Lesson 1: Writing the IDL Interface

It is a good idea to create a temporary directory to hold your tutorial files as you work.

Note: You will need to download the idltojava compiler in order to perform the tasks in this Lesson. All command and troubleshooting instructions apply to this version of idltojava only.

Lesson Overview

In this lesson, you will write a simple IDL interface for the Hello World program. The IDL interface defines the contract between the client and server parts of your application, specifying what operations and attributes are available. OMG IDL is programming-language-independent. You must map it to Java before writing any of the implementation code. (Running idltojava on the IDL file does this for you automatically.)

Included in this lesson are:

  1. Writing Hello.idl
  2. Mapping Hello.idl to Java
  3. Understanding the Output of idltojava

To see a completed version of the Hello.idl file, follow the link.

Writing Hello.idl

OMG IDL is a purely declarative language designed for specifying programming-language-independent operational interfaces for distributed applications. OMG specifies a mapping from IDL to several different programming languages, including C, C++, Smalltalk, COBOL, Ada, and Java. When mapped, each statement in OMG IDL is translated to a corresponding statement in the programming language of choice. You can use the tool idltojava to map an IDL interface to Java and implement the client class. When you map the same IDL to C++ and implement the server in that language, the Java client and C++ server interoperate through the ORB as though they were written in the same language.

The IDL for Hello World is extremely simple; its single interface has a single operation. You need perform only three steps:

  1. Declare the CORBA IDL module
  2. Declare the interface
  3. Declare the operations

Declaring the Module

A CORBA module is a namespace that acts as a container for related interfaces and declarations. It corresponds closely to a Java package. Each module statement in an IDL file is mapped to a Java package statement.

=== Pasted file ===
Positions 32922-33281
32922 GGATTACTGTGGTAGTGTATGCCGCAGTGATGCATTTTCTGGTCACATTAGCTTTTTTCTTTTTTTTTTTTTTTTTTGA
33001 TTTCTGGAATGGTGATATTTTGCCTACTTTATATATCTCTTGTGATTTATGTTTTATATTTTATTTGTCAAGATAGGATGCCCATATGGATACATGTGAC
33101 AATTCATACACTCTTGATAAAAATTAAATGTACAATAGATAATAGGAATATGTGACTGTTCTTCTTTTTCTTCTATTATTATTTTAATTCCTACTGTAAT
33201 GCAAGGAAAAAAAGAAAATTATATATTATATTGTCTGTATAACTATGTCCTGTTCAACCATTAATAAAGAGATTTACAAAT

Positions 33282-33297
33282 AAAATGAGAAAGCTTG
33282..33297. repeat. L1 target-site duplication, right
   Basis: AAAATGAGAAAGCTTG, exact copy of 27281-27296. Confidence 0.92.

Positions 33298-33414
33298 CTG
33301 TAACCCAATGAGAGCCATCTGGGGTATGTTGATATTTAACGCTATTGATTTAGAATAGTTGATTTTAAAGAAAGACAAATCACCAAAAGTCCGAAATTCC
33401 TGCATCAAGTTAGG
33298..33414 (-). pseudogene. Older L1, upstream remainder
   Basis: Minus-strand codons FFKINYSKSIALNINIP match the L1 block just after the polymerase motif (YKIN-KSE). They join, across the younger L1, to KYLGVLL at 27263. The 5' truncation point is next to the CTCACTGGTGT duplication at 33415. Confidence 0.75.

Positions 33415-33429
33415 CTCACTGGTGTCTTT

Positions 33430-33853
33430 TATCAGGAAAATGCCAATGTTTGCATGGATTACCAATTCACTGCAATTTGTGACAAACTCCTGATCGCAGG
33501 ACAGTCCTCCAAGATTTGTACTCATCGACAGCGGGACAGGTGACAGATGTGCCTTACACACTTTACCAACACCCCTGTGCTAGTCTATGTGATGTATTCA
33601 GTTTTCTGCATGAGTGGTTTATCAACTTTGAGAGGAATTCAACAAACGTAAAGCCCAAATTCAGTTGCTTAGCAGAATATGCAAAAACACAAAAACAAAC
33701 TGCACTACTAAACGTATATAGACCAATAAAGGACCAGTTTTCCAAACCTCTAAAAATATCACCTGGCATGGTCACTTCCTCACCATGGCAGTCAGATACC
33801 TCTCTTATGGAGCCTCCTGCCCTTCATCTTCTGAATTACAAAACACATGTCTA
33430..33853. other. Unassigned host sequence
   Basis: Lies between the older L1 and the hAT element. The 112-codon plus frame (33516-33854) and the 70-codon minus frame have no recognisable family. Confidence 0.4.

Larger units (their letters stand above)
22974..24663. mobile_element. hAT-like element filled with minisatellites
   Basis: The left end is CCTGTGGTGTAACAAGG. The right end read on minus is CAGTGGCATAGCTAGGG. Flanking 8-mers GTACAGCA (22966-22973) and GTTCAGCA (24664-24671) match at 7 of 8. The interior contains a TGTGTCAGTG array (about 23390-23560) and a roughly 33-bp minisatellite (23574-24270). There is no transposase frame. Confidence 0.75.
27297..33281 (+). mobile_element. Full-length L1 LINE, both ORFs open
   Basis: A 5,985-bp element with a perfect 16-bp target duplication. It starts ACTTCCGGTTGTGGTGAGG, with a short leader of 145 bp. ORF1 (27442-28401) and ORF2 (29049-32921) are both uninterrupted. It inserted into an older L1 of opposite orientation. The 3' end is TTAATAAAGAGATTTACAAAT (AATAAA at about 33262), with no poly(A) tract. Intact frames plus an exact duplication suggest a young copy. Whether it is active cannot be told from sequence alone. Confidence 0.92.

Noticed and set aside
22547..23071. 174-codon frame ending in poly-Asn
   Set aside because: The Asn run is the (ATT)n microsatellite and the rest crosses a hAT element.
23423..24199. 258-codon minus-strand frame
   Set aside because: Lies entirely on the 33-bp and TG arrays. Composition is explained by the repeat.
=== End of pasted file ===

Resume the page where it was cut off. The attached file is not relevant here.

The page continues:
1. Start your favorite text editor and create a file named Hello.idl.

  2. In your file, enter the module statement:
    module HelloApp
        // Add subsequent lines of code here.
  3. Save the file.

When you run idltojava on the IDL, this statement will generate a package statement in the Java code.

Declaring the Interface

Like Java interfaces, CORBA interfaces declare the API contract an object has with other objects. Each interface statement in the IDL maps to a Java interface statement when mapped.

In your Hello.idl file, enter the interface statement:

module HelloApp
  interface Hello  // Add
  {                // these
                   // four
  };               // lines.

Save the file. When you compile the IDL, this statement will generate an interface statement in the Java code. Your client and server classes will implement the Hello interface in different ways.

Declaring the Operations

CORBA operations are the behavior that servers promise to perform on behalf of clients that invoke them. Each operation statement in the IDL generates a corresponding method statement in the generated Java interface.

In your Hello.idl file, enter the operation statement:

module HelloApp
  interface Hello
    string sayHello();  // Add this line.

Save the file. Because our little Hello World application has only a single operation, Hello.idl is now complete. You can close your text editor if you wish.

Mapping Hello.idl from IDL to Java